Security Touches AH Domains

For a moment, ignore the box second from the left titled “Infrastructure Security Component” found in the conceptual diagram (Figure 3.6). For enterprise architects, it’s quite normal to try and treat security as a black box through which communications and data flow. Somehow the data are “magically” made secure. If you work with enough systems, you will see these “security” boxes placed into diagrams over and over again.

Like any practice, the enterprise architect can only understand so many factors and so many technologies. Usually, anyone operating at the enterprise level will be an expert in many domains. The reason they depend upon security architects is because the enterprise architects are typically not security experts. Security is a matrix function across every other domain. Some security controls are reasonably separate and distinct, and thus, can be placed in their own component space, whereas other controls must be embedded within the functionality of each component. It is our task as security architects to help our sister and brother architects understand the nature of security as a matrix domain.* [1] [2]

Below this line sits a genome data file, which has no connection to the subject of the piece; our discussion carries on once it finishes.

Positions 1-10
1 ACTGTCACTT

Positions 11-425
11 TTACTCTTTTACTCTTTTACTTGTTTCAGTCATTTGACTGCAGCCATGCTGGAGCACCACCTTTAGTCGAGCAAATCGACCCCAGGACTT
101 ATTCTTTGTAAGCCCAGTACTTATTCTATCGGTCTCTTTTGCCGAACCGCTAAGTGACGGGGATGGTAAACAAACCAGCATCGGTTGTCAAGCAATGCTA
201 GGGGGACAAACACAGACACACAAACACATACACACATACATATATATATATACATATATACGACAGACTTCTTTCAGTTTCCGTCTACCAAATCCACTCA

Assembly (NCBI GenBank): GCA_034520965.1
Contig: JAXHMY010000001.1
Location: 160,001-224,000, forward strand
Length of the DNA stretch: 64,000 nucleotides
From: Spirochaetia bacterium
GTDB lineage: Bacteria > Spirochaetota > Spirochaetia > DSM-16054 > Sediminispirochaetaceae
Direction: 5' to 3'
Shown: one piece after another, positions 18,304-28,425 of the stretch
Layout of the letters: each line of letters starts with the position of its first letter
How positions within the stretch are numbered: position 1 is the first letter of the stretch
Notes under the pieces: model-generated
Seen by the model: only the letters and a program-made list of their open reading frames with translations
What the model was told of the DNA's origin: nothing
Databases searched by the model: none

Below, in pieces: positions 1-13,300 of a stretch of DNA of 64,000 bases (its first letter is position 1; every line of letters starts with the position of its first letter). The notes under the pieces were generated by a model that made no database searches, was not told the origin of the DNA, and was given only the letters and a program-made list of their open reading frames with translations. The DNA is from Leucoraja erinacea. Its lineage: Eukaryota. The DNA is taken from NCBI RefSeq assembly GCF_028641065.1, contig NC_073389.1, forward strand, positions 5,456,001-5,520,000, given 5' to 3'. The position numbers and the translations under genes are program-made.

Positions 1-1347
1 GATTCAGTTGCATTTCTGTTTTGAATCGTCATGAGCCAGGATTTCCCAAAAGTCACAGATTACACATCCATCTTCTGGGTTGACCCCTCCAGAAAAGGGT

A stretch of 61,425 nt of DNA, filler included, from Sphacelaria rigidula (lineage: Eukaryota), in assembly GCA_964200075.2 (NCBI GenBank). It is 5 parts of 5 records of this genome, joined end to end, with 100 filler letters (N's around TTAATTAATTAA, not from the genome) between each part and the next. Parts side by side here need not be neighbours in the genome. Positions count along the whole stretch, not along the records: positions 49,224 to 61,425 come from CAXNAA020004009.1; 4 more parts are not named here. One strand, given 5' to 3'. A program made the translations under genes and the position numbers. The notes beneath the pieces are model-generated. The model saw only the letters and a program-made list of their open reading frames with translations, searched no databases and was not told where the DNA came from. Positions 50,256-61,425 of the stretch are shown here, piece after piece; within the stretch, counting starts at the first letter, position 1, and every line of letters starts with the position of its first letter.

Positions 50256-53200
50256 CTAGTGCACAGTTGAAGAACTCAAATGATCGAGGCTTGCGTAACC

In Figure 3.7, the security functions have been broken down into four distinct components:

  • 1. Internet facing access controls and validation
  • 2. External to internal access controls and validation
  • 3. Security monitoring
  • 4. A data store of security alerts and events that is tightly coupled to the security monitoring function

This component breakout still hides much technological detail. Still, we can see where entrance and exit points are, where the major trust boundaries exist. Across the obvious trust boundary between exposed networks (at the top of the diagram) and the internal networks, there is some sort of security infrastructure component. This component is still largely undefined. Still, placing “access controls and validation” between the two trust zones allows us to get some feel for where there are security-related components and how these might be separated from the other components represented in Figure 3.7. The security controls that must be integrated into other components would create too much visual noise in an already crowded representation. Another security- specific view might be necessary for this enterprise architecture.

  • [1] * Annoying as the treatment of security as a kind of unitary, magical transformation might be,
  • [2] don’t expect the architects with whom I work to be security experts. hat’s my job.
< Prev   CONTENTS   Source   Next >